11 Songs, 44 Minutes

EDITORS’ NOTES

Unabashed Blondie fans with muted guitars and jacked up synths? A new Abba for the New Millennium hipster? Cool, sassy, Londoners making cool, sassy dance music? All of the above! Although sleeker and not quite as edgy as fellow dance-punk bands LCD, !!! or CSS (or first wave dance-punkers Gang of Four, ESG or Delta 5, for that matter), NYPC unquestionably shares the bloodline of those groups. You get the feeling that Pony Club’s DNA strands are linked by a chain of little disco balls, rather than safety pins and stale, sticky beer. Tahita Bulmer’s detached, botox'd vocal delivery has precious little variation and an excess of attitude, capable of merciless teasing (“I can make you ice cream”) and a rather bored bemusement (“No romantic pedigree; Suck me in and spit me out”). Standouts include, of course, “Ice Cream” (strong enough to survive being released two years before Fantastic Playroom); “Get Lucky” and “Hiding on the Staircase,” both impeccable interpretations of disco with punk flavors, and some great guitars-as-percussion on the former track; “F.A.N.,” which has a reverential “Rapture” vibe (the Blondie song, not the band); and the moody and seductive “Get Go,” with its reverb and fuzzy guitars. Whether you call it electroclash, dance-punk, or new wave revival, NYPC is one club that may become a habit.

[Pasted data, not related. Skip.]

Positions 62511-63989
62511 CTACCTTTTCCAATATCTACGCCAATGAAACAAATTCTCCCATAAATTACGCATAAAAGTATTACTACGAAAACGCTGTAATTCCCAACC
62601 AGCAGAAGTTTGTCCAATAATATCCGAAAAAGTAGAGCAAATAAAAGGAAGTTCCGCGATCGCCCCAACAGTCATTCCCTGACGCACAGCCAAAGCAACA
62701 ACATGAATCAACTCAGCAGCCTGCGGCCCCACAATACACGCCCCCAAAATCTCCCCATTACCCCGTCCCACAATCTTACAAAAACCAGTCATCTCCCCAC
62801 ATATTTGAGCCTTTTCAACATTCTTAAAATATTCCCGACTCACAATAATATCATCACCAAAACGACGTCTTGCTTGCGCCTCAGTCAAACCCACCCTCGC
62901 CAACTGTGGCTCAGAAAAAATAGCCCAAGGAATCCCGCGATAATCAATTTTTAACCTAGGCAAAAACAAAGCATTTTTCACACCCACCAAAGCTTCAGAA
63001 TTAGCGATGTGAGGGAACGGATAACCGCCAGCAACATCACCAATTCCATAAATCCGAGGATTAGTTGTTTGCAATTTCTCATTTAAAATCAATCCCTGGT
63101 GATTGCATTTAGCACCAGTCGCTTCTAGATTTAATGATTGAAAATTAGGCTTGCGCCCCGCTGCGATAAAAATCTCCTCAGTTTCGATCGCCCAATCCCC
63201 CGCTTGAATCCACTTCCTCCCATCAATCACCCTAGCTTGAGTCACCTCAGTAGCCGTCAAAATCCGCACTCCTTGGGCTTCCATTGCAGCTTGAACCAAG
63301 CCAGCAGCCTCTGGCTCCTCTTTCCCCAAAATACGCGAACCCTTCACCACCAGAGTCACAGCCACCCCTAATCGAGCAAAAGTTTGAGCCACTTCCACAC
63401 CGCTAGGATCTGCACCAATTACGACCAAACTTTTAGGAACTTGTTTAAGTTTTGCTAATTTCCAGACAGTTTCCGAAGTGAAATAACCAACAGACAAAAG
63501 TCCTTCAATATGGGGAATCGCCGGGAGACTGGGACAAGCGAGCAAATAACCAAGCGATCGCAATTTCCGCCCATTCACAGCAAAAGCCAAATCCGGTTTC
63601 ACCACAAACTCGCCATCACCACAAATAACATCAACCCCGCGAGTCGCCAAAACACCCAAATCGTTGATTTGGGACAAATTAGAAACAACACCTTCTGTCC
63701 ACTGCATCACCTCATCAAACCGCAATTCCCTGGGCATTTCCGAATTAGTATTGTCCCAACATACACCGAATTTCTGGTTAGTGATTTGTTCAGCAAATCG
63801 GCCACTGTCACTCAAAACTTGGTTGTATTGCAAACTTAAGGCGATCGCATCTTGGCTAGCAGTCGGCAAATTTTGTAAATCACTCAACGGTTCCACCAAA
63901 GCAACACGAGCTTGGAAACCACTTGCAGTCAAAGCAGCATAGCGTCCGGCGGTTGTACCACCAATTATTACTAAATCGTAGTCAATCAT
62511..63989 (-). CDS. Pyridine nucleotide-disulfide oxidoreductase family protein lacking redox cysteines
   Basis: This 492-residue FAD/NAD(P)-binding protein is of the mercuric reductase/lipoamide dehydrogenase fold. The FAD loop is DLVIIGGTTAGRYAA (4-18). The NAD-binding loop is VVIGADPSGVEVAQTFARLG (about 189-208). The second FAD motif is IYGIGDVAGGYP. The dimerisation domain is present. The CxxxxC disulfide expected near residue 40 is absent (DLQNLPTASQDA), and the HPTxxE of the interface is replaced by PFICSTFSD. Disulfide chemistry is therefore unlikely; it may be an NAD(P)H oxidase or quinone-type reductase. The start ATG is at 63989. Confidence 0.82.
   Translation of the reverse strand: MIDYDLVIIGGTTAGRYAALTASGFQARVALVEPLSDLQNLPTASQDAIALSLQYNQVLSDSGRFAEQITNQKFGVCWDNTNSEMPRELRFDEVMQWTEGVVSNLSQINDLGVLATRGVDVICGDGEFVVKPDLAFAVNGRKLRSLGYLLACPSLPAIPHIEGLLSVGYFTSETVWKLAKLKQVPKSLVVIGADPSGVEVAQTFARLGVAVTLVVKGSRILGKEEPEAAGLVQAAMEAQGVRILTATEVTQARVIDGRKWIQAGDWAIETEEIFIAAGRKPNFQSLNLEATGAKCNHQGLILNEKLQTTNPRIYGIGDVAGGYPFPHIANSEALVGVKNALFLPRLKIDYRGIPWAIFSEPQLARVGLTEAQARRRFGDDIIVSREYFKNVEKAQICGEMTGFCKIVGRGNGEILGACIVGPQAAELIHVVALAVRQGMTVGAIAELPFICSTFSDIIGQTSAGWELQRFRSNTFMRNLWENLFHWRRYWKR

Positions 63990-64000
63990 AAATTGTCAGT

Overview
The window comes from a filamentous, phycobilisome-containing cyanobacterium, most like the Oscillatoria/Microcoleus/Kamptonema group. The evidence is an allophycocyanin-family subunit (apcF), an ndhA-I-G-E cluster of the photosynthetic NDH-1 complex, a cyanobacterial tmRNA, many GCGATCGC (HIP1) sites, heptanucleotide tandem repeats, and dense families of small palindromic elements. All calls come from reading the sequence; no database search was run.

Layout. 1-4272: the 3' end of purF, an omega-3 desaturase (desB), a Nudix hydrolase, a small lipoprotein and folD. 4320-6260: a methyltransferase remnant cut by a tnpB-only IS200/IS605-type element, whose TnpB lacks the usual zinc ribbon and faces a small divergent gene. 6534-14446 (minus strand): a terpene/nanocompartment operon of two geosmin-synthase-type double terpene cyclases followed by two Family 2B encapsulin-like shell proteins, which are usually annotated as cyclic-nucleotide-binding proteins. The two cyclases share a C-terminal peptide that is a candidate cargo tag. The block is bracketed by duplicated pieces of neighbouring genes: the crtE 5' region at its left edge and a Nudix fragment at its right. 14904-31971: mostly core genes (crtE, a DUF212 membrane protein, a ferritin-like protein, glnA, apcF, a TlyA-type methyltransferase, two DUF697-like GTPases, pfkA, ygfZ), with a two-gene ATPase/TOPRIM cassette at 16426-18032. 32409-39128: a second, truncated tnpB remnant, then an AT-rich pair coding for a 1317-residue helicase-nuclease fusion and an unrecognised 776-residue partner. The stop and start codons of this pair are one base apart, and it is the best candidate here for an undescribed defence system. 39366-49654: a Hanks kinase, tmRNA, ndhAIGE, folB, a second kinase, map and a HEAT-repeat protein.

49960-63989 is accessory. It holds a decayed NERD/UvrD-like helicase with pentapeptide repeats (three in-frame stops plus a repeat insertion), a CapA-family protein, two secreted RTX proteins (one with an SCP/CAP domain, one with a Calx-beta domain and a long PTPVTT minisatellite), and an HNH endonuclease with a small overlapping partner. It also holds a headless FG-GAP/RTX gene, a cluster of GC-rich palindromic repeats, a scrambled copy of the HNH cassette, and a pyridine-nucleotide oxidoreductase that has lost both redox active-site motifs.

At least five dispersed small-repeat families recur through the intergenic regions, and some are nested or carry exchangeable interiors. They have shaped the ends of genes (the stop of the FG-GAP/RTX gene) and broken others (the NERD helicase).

EDITORS’ NOTES

Unabashed Blondie fans with muted guitars and jacked up synths? A new Abba for the New Millennium hipster? Cool, sassy, Londoners making cool, sassy dance music? All of the above! Although sleeker and not quite as edgy as fellow dance-punk bands LCD, !!! or CSS (or first wave dance-punkers Gang of Four, ESG or Delta 5, for that matter), NYPC unquestionably shares the bloodline of those groups. You get the feeling that Pony Club’s DNA strands are linked by a chain of little disco balls, rather than safety pins and stale, sticky beer. Tahita Bulmer’s detached, botox'd vocal delivery has precious little variation and an excess of attitude, capable of merciless teasing (“I can make you ice cream”) and a rather bored bemusement (“No romantic pedigree; Suck me in and spit me out”). Standouts include, of course, “Ice Cream” (strong enough to survive being released two years before Fantastic Playroom); “Get Lucky” and “Hiding on the Staircase,” both impeccable interpretations of disco with punk flavors, and some great guitars-as-percussion on the former track; “F.A.N.,” which has a reverential “Rapture” vibe (the Blondie song, not the band); and the moody and seductive “Get Go,” with its reverb and fuzzy guitars. Whether you call it electroclash, dance-punk, or new wave revival, NYPC is one club that may become a habit.

TITLE TIME

More By New Young Pony Club